Walz resentfully rejected the notion that he doesn’t connect with Greater Minnesota. He tried to remind the audience that his credentials in rural policy were meaningful during the debate. He said, “This is my 17th Farmfest.”

Has Walz lost Greater Minnesota

Walz was seen in the 2018 Democratic primaries as a moderate. She outperformed Rep. Erin Murphy, Attorney General Lori Swanson and other candidates in Greater Minnesota and the suburbs and won the DFL nomination. However, it is a different story to be able perform against Jensen.

Polling averages show that Walz is ahead overall for the governor’s race in 2022. Jensen is ahead in Greater Minnesota however, not at the margins Jensen might need.

In a MinnPost/Change Research poll, Greater Minnesota residents favored Jensen by a 48-35 margin in June. In September, a poll by MPR News, Kare 11 and the Star Tribune found that Jensen had roughly 50% support in northern and southern Minnesota, while Walz received only 37%.

Walz is well-respected among some mayors in Greater Minnesota heading into the 2022 elections.

Ben Schiererer is Fergus Falls’ mayor. He stated that the governor fulfilled his promise to increase Local Government Aid, and provide more funding for public schools. The Legislature passed a $1.9 billion bonding bill in 2020. This money was used to finance construction projects throughout the state. These included work on Fergus Falls’ riverfront development and a veterans home. Schiererer said Walz’s campaign message of “One Minnesota” is not limited to winning in the Twin Cities metropolitan area.

Schiererer stated that local government aid “allows communities throughout the state to provide services, including the police and fire suppression, and allows cities to provide these core services that people want while still maintaining property tax rates that are attractive for families and businesses to reside in Greater Minnesota.”

MinnPost photo taken by Walker Orenstein
Fergus Falls, Minnesota

Walz was also endorsed by Luverne Mayor Pat Baustian who is running as a Democrat for the state House, Mankato Mayor Najwa Masad, Duluth Mayor Emily Larson, and leaders from seven of Minnesota’s 11 federally recognized Tribes.

However, he has failed to win over others. Tom Kuntz, Owatonna mayor, is one of them. Kuntz, Owatonna’s mayor since 18 years, has seen the entire career of Walz as governor and in Congress.

They became close friends while Walz was in Congress. Kuntz was Walz’s guest at the 2014 State of the Union address. Kuntz, a Republican, voted for Jeff Johnson 2018 and plans on voting for Jensen partly because of GOP opposition against abortion.

He said Walz has done a “fairly great job of listening” to the needs of southern Minnesota. The now-collapsed budget agreement between Walz and legislative leaders would have been a benefit to Owatonna. Kuntz stated that the governor tried to protect farmers too. He said that Walz tried to “find, a bit more the middle road” politically.

Kuntz stated that Walz can sometimes miss the mark, is influenced by DFL leadership and dragged leftwards by party politics and is less able “neutral” than he was in Congress. He urged Walz to exert greater pressure on both the Republican-led Senate, and the DFL-controlled House in order to reach a budget agreement that could be passed in a special session. This would allow for funding things such as a wastewater treatment facility in Owatonna.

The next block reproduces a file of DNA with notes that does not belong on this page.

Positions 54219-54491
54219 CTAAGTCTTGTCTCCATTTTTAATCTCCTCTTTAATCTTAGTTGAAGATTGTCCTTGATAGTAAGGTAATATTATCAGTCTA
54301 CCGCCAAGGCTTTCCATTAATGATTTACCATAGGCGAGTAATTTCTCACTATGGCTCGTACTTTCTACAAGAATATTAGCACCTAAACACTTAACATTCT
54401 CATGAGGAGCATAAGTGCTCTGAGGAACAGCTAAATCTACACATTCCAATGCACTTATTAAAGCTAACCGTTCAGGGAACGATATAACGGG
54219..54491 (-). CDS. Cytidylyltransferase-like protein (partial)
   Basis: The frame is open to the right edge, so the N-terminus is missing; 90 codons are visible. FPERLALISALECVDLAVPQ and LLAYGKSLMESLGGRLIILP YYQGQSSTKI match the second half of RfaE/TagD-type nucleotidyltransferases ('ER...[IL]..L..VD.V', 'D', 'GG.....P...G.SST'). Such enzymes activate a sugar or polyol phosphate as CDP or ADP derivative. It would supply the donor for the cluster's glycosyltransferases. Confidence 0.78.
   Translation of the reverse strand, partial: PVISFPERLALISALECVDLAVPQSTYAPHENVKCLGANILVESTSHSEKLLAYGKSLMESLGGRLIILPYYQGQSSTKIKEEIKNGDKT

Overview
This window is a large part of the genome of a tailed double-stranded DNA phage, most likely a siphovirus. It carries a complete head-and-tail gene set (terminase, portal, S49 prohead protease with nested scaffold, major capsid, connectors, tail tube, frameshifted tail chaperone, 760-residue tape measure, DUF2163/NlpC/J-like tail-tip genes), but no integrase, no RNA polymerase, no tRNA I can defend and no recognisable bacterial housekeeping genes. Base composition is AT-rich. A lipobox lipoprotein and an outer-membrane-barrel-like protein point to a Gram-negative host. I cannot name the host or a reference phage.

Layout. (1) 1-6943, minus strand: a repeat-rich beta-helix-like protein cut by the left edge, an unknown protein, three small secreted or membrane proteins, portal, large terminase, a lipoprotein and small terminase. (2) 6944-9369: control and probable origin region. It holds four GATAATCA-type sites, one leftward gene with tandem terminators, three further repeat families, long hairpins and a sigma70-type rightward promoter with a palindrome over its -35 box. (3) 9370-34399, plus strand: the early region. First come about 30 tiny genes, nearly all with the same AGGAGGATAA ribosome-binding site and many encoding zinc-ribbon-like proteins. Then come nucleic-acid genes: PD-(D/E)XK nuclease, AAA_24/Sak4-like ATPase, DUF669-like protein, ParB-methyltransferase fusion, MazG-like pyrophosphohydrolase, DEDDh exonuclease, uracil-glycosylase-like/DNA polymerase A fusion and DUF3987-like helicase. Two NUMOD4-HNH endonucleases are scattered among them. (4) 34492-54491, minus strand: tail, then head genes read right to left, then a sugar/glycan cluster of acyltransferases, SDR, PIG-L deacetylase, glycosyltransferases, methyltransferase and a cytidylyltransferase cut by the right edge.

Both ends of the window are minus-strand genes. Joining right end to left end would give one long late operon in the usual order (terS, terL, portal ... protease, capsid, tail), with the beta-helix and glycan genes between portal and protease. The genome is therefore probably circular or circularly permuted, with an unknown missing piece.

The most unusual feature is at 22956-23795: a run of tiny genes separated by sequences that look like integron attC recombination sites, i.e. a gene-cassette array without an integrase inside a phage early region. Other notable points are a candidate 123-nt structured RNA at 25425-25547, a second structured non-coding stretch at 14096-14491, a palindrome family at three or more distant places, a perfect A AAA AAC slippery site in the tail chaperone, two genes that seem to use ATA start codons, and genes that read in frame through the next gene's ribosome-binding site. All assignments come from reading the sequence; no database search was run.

Although issues such as Local Government Aid and a Bonding Bill may seem more important to mayors than most voters in the United States, Kuntz stated that Owatonna residents often criticize Walz’s decision to close down businesses during the pandemic. Jensen is stepping in.

MinnPost: Jensen stated that there is a difference between what Greater Minnesota wants and expects from government. “I believe we want government to get out of our way. When they interface with us, we don’t want them to be punitive, but we want them to be consultative span>

Tim Nanson, a candidate for school board and treasurer for 7th Congressional District GOP said that before Jensen spoke in Fergus Falls at Jensen’s event, Tim Nanson, a treasurer for the 7th Congressional District GOP, stated that in areas like his, a primary strategy for Republicans would have been to turn out more of their base by getting Jensen’s message out.

He stated that the emphasis should be placed on “things that really matter to people”, such as rising prices and rising crime, and the belief judges are too soft on offenders. He also suggested that school boards and school boards could push a “political agenda” and fire up the base.

Kathleen Sieg, a Fergus Falls-based retired nurse, stated that she voted in Jensen for the GOP primary. She also said she had been following him since seeing him on TV in Minneapolis and Tucker Carlson’s Fox News show. Tucker Carlson was discussing how doctors were forced to incorrectly list COVID-19 among the causes of death. This led to an increase in death tolls. (Health officials claim that death tolls are likely to be higher than reported. )

Sieg claimed Jensen made an impression by attending a rally to support a local surgeon. Forum News Service reported that he was fired in 2021 after he publicly opposed a school mask mandate.

Sieg stated that Sieg was outraged at the firing of him from our big hospital. “The town was furious that the big hospital fired him .”